Christopher Breward presents Fashioning Masculinity: Men's Footwe ar and Modernity. Contrary to the commonly held view that masculinity and shopping are incompatible, a trip to the shops to buy a good pair of shoes has long been accepted as an important item on the agenda of any self-respecting male. For most men, shopping for shoes is a commercial undertaking requiring at least some attention to matters of cost and comfort. The author attempts to prove that the attention accorded to men's footwear over the last two centuries is a clear illustration of the aesthetic principles governing taste and perceptions of modernity and gender structure, which go far beyond the simple notion of a "covering for the feet". Breward also notes that today, traditional men's footwear still retains a strong connection with early nineteenth-century discourse and rhetoric of dress.

Alison Gill's The Rhetoric of Sneakers takes a closer look at the iconic sports shoe, revered by millions of shopaholics. The passion it inspires is not merely consumer fever or irrational craving: in order better to un­derstand the powerful attraction of trainers and the importance they as­sume for their proud owners, be they collectors or simply fans, the au­thor carries out a thorough study. A symbol of excellent performance and aesthetics, this type of footwear combines fashion and functionality. Indeed, sports footwear has come to be associated with speed, power, endurance and prowess, as well as sporting history, style and outlook. For passionate lovers and avid collectors of trainers, the special rhetoric of sports shoes plays an important part in the creation of new catego­ries of dress.

The Culture section this time around deals with new world fashion centres and opens with Marie Riegels Melchior's From Design Nations to Fashion Nations? Unpacking Contemporary Scandinavian Fashion Dreams. To many people, the link between Scandinavia and design is still a fa­miliar story of functionalism and the social democratic welfare states of the twentieth century. But until recently the Scandinavian countries — Denmark, Norway, and Sweden — had not sought to connect themselves with fashion design. This, however, has changed since the turn of the mil­lennium. Present-day government institutions, industry organizations, fashion media, and industry form partnerships that not only give the fashion industry a prominent status in de-industrialized economies, but also potentially change the image of the nations. In this article the author unfolds what she terms the fashion dreams of the Scandinavian countries in order to examine what their experiences tell us — on one hand, the role of fashion for the nation, and on the other hand, the contribution of national governments to the polycentrism of the fashion world.

Jo Teunissen contributes his paper Deconstructing Belgian and Dutch Fashion Dreams: From Global Trends to Local Crafts. Fashion design in Belgium and the Netherlands developed following radically different paths. Enjoying industry support, Belgian designers created new brands in order to achieve commercial success. In the Netherlands however, financing came from grants, and a greater degree of experimentation prevailed. Keeping the Belgian scenario in mind, the author examines the less fully researched Dutch case. In their attempt to support and de­velop Dutch designer fashion, designers in the Netherlands increasingly turned to the country's art and cultural traditions. In their different his­torical situations and industrial conditions, the cultures of dress in Bel­gium and the Netherlands grew to adopt different concepts of national identity in fashion, the author concludes.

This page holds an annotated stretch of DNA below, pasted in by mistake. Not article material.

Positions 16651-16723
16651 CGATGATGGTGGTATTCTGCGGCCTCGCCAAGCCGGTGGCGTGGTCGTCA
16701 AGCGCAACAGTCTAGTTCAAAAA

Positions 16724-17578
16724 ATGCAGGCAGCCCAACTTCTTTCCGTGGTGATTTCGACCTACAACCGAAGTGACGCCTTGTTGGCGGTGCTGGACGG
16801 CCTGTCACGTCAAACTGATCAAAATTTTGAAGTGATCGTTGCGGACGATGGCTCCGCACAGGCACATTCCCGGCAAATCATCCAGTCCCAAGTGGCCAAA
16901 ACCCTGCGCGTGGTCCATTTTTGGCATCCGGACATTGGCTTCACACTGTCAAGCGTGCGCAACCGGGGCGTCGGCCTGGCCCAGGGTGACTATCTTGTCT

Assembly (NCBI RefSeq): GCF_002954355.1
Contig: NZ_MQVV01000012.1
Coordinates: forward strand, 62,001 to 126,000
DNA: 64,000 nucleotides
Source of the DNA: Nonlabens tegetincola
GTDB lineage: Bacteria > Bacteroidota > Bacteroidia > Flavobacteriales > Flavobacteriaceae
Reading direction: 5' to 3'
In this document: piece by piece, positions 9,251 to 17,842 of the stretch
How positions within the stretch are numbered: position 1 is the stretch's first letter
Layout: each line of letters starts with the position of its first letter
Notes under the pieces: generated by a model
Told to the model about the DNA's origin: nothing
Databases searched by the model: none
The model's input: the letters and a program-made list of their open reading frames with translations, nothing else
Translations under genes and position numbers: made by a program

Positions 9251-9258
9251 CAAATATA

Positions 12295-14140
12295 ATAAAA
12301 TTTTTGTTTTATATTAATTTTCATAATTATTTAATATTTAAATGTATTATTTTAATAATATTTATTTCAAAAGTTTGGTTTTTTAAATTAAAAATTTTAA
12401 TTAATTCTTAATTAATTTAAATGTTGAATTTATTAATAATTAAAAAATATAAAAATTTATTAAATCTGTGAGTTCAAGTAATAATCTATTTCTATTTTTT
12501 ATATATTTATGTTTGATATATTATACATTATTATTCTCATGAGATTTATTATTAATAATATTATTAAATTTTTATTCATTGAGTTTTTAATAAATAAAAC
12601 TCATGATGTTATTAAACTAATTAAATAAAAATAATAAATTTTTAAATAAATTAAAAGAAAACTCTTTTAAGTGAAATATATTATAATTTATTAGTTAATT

In the Museum Business column we offer Alexandra Palmer's Un­touchable: Creating Desire and Knowledge in Museum Costume and Tex­tile Exhibitions. The author examines various intellectual and physical challenges of exhibiting costumes and textiles in European and North American museum settings, where artifacts cannot be handled or physi­cally experienced by visitors. The paper looks at museological and com­mercial solutions, suggesting reasons for the various approaches taken to collections and ongoing rotating displays. Palmer also describes her own experiences with costume and textile displays in a number of insti­tutions in the USA and Canada since the 1980s.

In the Fashion Practice column we present a series of short interviews with Fashion Design graduates of the British Higher School of Art and Design. The interviews are accompanied by works from the budding designers' debut collections.

In Books section in The Beauty of Political Action, Ksenia Gussa- rova reviews Miller M.L. Slaves to Fashion: Black Dandyism and the Styling of Black Diasporic Identity. Durham; London: Duke University Press, 2009.

In Mutual Reflection: Fashion and Music, Vera Yudintseva reviews Janice Miller's Fashion and Music. Oxford; N.Y.: Berg, 2011.

Masafumi Monden's Significant Hairstyles looks at Galia Ofek's Representations of Hair in Victorian Literature and Culture. Ashgate, 2009.

Aesthetics above Politics by Alexander Siu examines Zoot Suit: The Enigmatic Career of an Extreme Style by Kathy Peiss. University of Pen­nsylvania Press, 2011.

Alexander Markov in People, animals and saints in black reviews Michel Pastoureau's Noir: Histoire d'une couleur. Paris: Editions du Seuil, 2008.

In Events section Bella Neyman presents The Conversation that Never Happened: a review of the "Schiaparelli and Prada: Impossible Conver­sations" exhibition at the Metropolitan Museum of Art's Costume Insti­tute, New York, 10 May — 19 August 2012.

In Aristocrats and the Stage, Ksenia Shcherbino reviews the "Ballgo­wns: British Glamour Since 1950" exhibition at London's Victoria and Albert Museum, 19 May 2012 — 6 January 2013.

On the Helmut Newton exhibition at the Grand Palais in Paris (24 March — 17 June 2012), Maria Khachaturian presents Sexuality, New­ton-Style.

In Field Research column Liuba Bakst in The reds start and lose? traces history behind colour red and its revolutionary connotations and the red ribbon in particular which just like white ribbon nowadays once served as a symbol of the protest movement.